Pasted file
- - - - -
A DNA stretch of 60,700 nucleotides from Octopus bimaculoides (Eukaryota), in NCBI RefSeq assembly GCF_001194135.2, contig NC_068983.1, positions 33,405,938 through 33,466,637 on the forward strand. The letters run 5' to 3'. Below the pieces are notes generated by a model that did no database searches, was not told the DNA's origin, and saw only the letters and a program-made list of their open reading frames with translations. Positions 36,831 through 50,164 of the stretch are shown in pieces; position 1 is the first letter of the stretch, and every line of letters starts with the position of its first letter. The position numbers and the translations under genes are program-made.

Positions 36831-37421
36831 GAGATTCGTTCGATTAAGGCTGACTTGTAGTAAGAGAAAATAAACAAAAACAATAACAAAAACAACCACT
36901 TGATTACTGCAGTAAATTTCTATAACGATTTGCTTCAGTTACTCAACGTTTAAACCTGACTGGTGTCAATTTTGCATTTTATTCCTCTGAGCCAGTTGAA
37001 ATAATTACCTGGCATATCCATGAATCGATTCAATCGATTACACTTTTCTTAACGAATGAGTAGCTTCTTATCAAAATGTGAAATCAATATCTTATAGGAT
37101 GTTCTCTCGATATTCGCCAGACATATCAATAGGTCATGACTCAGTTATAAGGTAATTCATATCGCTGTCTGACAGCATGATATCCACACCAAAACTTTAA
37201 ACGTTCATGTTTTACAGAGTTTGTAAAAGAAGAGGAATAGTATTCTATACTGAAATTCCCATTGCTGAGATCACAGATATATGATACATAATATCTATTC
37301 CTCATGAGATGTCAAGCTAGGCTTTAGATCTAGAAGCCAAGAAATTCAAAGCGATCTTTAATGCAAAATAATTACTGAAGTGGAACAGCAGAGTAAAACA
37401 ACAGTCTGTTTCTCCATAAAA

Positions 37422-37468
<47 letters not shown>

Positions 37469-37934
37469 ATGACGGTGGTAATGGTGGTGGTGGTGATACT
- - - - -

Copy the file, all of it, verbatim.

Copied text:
A DNA stretch of 60,700 nucleotides from Octopus bimaculoides (Eukaryota), in NCBI RefSeq assembly GCF_001194135.2, contig NC_068983.1, positions 33,405,938 through 33,466,637 on the forward strand. The letters run 5' to 3'. Below the pieces are notes generated by a model that did no database searches, was not told the DNA's origin, and saw only the letters and a program-made list of their open reading frames with translations. Positions 36,831 through 50,164 of the stretch are shown in pieces; position 1 is the first letter of the stretch, and every line of letters starts with the position of its first letter. The position numbers and the translations under genes are program-made.

Positions 36831-37421
36831 GAGATTCGTTCGATTAAGGCTGACTTGTAGTAAGAGAAAATAAACAAAAACAATAACAAAAACAACCACT
36901 TGATTACTGCAGTAAATTTCTATAACGATTTGCTTCAGTTACTCAACGTTTAAACCTGACTGGTGTCAATTTTGCATTTTATTCCTCTGAGCCAGTTGAA
37001 ATAATTACCTGGCATATCCATGAATCGATTCAATCGATTACACTTTTCTTAACGAATGAGTAGCTTCTTATCAAAATGTGAAATCAATATCTTATAGGAT
37101 GTTCTCTCGATATTCGCCAGACATATCAATAGGTCATGACTCAGTTATAAGGTAATTCATATCGCTGTCTGACAGCATGATATCCACACCAAAACTTTAA
37201 ACGTTCATGTTTTACAGAGTTTGTAAAAGAAGAGGAATAGTATTCTATACTGAAATTCCCATTGCTGAGATCACAGATATATGATACATAATATCTATTC
37301 CTCATGAGATGTCAAGCTAGGCTTTAGATCTAGAAGCCAAGAAATTCAAAGCGATCTTTAATGCAAAATAATTACTGAAGTGGAACAGCAGAGTAAAACA
37401 ACAGTCTGTTTCTCCATAAAA

Positions 37422-37468
<47 letters not shown>

Positions 37469-37934
37469 ATGACGGTGGTAATGGTGGTGGTGGTGATACT